Again, the answer here depends on a combination of the job for which you are applying and your own background. Only the most extraordinary recent high school or college graduate will need more than one page to convey a good summary of their background. The best way to prepare your resume is to start with the career autobiography that you wrote, and translate it into resume style. Then go through the resume and delete all the information that would be irrelevant to the employer to whom you are submitting this resume. Then go back through and delete all those things that are probably not going to be too valuable to that employer. As you go through this process over and over, you will likely come to a point where you will need to decide to either a) cut out one of two valuable pieces of information so that you can reduce the resume to one page, or b) include one of several marginally important pieces of information so that you can make the resume an even two pages. That is a judgment call that you can make with input from a career counselor, friends, and family.

What Font Should I Use?

Another decision that you make can affect the length of the resume too. The question of what font to use can be answered by the eye. Try printing your resume using different fonts, and ask the people you trust which one they prefer. I would suggest that you use a 12 point font or, at the smallest, a 10 point font. A smaller font enables you to put more text on the page; however, it makes it more difficult for the employer to read. You may also want to experiment with the margins that you use. Reducing the margins from the default of 1.25" to 1" all around can increase the amount of text you can include on the resume. But you'll need to check how your margins look by viewing a draft printout. You might not like the result.

What Text Formatting Should I Use?

Formatting is also a personal style choice. Scan able resume guidelines not withstanding, some people choose to underline their entire past job titles, while boldfacing all the employer names. Others may choose to italicize their e mail address. These choices are really a matter of personal preference; however, I would strongly urge you to not overdo the formatting, and to be consistent throughout. Do not italicize one employer and then boldface the next. Although some formatting can make the resume more eye appealing and can help the reader subconsciously organize and process the information, too many styles can muddle the information and confuse the reader. By the way, even if you do prepare a scan able resume without any formatting, that does not preclude you from using those styles in the version of your resume that you send to companies that do not scan resumes.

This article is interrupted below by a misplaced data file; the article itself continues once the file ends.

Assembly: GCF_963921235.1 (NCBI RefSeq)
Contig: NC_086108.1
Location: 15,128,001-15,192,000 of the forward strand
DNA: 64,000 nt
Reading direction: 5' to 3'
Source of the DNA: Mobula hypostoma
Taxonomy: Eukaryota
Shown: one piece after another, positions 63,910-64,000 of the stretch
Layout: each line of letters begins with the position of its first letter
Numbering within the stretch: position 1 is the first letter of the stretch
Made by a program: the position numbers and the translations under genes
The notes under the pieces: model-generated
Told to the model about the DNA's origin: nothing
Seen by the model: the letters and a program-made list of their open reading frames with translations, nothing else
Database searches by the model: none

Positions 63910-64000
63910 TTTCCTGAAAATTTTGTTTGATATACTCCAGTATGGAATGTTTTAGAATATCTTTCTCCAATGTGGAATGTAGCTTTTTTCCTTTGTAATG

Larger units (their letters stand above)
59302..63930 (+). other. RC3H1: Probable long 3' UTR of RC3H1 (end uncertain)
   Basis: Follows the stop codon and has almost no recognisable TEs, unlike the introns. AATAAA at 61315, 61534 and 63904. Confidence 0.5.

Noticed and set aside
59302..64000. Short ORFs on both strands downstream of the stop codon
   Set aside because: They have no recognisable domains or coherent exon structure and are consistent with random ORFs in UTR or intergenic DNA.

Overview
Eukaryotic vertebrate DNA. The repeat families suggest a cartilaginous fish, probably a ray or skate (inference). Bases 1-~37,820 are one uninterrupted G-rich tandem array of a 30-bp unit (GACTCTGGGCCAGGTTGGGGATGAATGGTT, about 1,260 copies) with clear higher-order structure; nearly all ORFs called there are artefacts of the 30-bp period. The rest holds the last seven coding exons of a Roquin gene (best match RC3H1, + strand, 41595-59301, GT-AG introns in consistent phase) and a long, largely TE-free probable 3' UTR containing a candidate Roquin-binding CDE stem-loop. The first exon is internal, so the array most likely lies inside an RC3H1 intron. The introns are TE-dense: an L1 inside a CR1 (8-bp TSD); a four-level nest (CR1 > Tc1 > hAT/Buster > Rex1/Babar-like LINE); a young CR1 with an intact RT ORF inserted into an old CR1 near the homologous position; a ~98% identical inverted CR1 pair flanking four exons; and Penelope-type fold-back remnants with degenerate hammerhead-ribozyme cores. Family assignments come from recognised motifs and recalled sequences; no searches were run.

Should I Post My Resume on My Web Site?

Millions of Americans have their own Web spaces and URLs. Posting a resume on your Web site seems like a logical choice. I would caution you, however, to consider the information listed in your resume and ask yourself whether you want to make it available to the world. I am surprised by the number of people who have unpublished telephone numbers but who have their resumes on the Web for the world to see. You will want to also ask yourself who it is that you expect to see your resume on your Web site. Companies spend millions of dollars in advertising and marketing efforts to drive the right people to the companies' Web sites. What is your strategy going to be?

Finally, consider what other information you have on your Web site. When potential employers look at your resume on your Web site, they may be tempted to learn more about you. Do you want them reading your blog where you complain about your current job and salary? Do you really want them to see your shrine to your favorite reality show contestant?

If your site is fairly professional, a different option would be to include a brief synopsis of your accomplishments and skill sets. Also include a contact form so that they can reach you for a more complete resume.

Resumes and the Internet

As technology evolves, you may find the Internet playing a bigger role in your job search. You can use the Internet to find more information about preparing resumes. Or, you may end up e mailing your resume to a potential employer. The following two sections give more details on each of these possibilities.